I work 40 hours a week at my desk job, at least 20 hours at school, and at least 20 hours as a tarot reader in Salem this October (I’d work more if my schedule allowed). While lugging my laptop across a classroom yesterday, colleagues gasped in horror when they saw the color-coded monster that is my Google Calendar. “How are you doing that?” they asked. The secret is suffering.
As I prepare for an incredibly busy September, my anxiety has been creeping up...a lot. I mean, there's a fine line between anxiety and excitement, but my body is very good at being anxious. To cope with getting married, taking on more responsibility at work, and going to grad school, I've definitely been flexing the organizational skills. Thanks, past me, for having on eye on the future.
When I moved to Boston in 2017, I wanted to be a clinical psychiatrist. After working as a therapeutic writing facilitator, I was so intrigued by the thought of helping people heal that it became more important to me than being a novelist (plus no one was interested in a fictionalized account of the French Revolution, despite its cultural and political relevance). Add in my new job with Harvard Medical School, I realized there was a lot of growing I still needed to do before spending any more time as a student. My life had to start, so it did.
It’s been a few weeks since I ended a year-long habit of going to therapy on a regular basis. The last time I ended my session, it was because graduation loomed and there was nothing else the counseling office could do for me. This time, though, I ended things because I felt that I achieved the goals that I’d set out for myself. For now, there is nothing else to unpack or dissect. Life can’t always be about introspection, sometimes it’s about living. That being said, I wanted to take a moment to reflect on what I learned over the last twelve months because maybe it will help someone else see therapy as a viable path to healing.
Maintaining motivation is hard. I was recently diagnosed with ADHD, and it sort of put my whole life into perspective. The diagnosis doesn't really change how I feel about myself, but is more of a "huh, I learned how to cope really well" sorta thing. Pandemic time threw all of my skills right out the window because there was no structure to my day other than wake up, walk dog, turn on computer. I've always been the sort of person who has needed a jam-packed schedule to keep all systems functioning at average speed. Now that this new normal (hate that term) is on the horizon, it looks like life will shift again. And I'm wondering, how will it go?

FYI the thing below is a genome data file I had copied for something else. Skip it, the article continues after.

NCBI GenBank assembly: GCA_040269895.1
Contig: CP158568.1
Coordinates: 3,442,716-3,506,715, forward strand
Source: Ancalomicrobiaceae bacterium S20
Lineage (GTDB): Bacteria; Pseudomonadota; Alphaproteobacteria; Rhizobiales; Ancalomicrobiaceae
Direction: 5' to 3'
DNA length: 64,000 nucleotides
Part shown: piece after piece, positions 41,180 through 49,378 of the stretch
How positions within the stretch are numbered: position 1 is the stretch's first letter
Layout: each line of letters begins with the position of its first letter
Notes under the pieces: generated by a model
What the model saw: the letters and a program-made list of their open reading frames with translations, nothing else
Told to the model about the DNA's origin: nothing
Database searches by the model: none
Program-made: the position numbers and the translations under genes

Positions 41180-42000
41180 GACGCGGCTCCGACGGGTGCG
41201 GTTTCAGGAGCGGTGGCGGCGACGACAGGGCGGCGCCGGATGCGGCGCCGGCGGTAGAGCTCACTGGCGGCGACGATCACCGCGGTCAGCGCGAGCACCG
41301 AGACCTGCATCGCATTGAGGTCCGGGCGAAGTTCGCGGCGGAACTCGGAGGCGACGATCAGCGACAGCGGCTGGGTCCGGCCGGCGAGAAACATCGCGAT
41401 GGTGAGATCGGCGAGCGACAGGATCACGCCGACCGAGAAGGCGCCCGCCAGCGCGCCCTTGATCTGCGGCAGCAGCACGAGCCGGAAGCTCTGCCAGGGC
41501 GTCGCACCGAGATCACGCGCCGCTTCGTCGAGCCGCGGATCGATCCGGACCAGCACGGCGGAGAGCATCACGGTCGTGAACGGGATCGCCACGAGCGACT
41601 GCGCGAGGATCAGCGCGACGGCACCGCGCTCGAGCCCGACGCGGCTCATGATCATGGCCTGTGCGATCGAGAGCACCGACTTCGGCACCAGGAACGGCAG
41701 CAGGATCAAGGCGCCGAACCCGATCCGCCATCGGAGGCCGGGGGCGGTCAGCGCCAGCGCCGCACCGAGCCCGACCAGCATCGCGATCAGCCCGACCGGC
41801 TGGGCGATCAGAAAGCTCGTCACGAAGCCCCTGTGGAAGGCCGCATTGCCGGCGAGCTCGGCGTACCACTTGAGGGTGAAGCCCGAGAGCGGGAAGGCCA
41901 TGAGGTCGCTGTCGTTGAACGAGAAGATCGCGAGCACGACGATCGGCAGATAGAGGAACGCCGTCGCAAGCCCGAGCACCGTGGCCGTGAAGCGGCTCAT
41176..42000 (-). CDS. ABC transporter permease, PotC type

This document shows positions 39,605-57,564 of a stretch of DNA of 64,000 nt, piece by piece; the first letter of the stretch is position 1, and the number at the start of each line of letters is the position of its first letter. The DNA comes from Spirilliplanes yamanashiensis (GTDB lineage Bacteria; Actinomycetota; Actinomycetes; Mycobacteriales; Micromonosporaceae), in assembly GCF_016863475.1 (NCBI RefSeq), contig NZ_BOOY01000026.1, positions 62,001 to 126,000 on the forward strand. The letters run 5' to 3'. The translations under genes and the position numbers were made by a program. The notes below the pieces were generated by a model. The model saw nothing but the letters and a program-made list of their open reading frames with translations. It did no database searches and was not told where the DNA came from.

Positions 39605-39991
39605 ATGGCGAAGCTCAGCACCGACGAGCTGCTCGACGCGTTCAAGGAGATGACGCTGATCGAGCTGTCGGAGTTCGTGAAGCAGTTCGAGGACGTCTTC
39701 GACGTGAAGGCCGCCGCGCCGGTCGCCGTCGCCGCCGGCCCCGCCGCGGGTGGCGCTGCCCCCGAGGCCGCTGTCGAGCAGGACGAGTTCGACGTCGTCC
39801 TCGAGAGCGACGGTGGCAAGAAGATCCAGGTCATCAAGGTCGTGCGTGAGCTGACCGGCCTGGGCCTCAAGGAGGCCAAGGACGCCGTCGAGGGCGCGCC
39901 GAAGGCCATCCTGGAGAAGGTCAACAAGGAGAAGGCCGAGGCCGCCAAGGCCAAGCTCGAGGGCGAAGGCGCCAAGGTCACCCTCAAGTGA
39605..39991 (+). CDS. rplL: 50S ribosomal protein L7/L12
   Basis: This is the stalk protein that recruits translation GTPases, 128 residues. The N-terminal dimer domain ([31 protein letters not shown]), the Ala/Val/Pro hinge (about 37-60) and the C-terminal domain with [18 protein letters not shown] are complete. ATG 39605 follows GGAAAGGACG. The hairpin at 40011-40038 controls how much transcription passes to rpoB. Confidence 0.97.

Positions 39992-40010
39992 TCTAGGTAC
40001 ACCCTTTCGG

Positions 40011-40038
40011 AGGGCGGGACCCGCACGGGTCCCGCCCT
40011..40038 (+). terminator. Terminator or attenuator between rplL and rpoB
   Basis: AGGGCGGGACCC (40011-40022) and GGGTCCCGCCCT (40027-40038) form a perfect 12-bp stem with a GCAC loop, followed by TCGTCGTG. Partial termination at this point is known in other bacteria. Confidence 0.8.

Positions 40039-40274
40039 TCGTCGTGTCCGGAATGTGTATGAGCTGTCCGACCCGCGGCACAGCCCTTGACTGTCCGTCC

I need to write something. It needs to be 500 words. It needs to be posted today. At first, I was going to post a poem because I have lots of poems stored in the archives, but then I decided that would be cheating. So, here we are at the edge of burnout. This week marks one year in quarantine. One year of sitting in my bedroom, day after day: wake up, walk the dog, work, eat, work, walk the dog, work, walk the dog, eat, scroll, sleep. Intersperse that with some major dissociative episodes kicked off by mindlessly checking social media, and you’ll have a good idea of what this pandemic has looked like for me. It’s probably been the same for you, too. Or maybe you’re one of those people who had the personal strength to get super into CrossFit and cut carbs out of your diet for good. If you are one of those people, good for you. I am not.
Pen clicks mark time / in a unit where no gets / to leave.
Healing is a complicated journey. You can think that you’re all done, but then something happens to remind you that more time is needed. The worst part about that is that the wound doesn’t need to tell you that it’s there because you’ll check for yourself. Like with a bruise that’s turned green, you poke at the pain to see if it lingers. “Hm, does this hurt? Let me test it.” You apply more and more pressure until you can feel the pain again. It’s never as bad as the initial injury, but it’s still there. Different, but there.